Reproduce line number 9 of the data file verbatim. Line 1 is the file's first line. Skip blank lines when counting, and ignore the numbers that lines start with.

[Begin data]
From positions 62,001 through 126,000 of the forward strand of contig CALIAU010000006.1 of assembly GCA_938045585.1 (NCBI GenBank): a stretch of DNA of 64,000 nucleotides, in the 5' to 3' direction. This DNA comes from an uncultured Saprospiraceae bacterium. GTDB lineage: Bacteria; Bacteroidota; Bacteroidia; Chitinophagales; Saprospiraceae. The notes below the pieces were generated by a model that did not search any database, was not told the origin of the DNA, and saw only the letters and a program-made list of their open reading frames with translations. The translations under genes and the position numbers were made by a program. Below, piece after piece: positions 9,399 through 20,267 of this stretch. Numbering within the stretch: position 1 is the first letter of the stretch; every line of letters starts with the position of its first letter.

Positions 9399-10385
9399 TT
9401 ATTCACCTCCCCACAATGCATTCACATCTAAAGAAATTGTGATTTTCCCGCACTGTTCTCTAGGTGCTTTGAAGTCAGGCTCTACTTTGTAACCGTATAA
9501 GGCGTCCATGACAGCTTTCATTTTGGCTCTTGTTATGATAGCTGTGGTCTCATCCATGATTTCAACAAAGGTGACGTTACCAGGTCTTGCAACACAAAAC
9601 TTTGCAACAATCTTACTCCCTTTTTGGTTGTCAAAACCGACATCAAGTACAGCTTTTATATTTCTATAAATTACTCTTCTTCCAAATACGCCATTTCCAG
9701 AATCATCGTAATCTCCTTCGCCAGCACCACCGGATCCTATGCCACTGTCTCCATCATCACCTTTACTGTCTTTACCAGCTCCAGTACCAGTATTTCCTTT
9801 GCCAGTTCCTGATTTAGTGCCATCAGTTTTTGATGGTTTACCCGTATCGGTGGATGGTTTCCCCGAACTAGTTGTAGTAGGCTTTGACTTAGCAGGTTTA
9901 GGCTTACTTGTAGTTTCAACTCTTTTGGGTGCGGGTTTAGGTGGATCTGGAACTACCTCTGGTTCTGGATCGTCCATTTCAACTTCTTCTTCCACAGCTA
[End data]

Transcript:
9901 GGCTTACTTGTAGTTTCAACTCTTTTGGGTGCGGGTTTAGGTGGATCTGGAACTACCTCTGGTTCTGGATCGTCCATTTCAACTTCTTCTTCCACAGCTA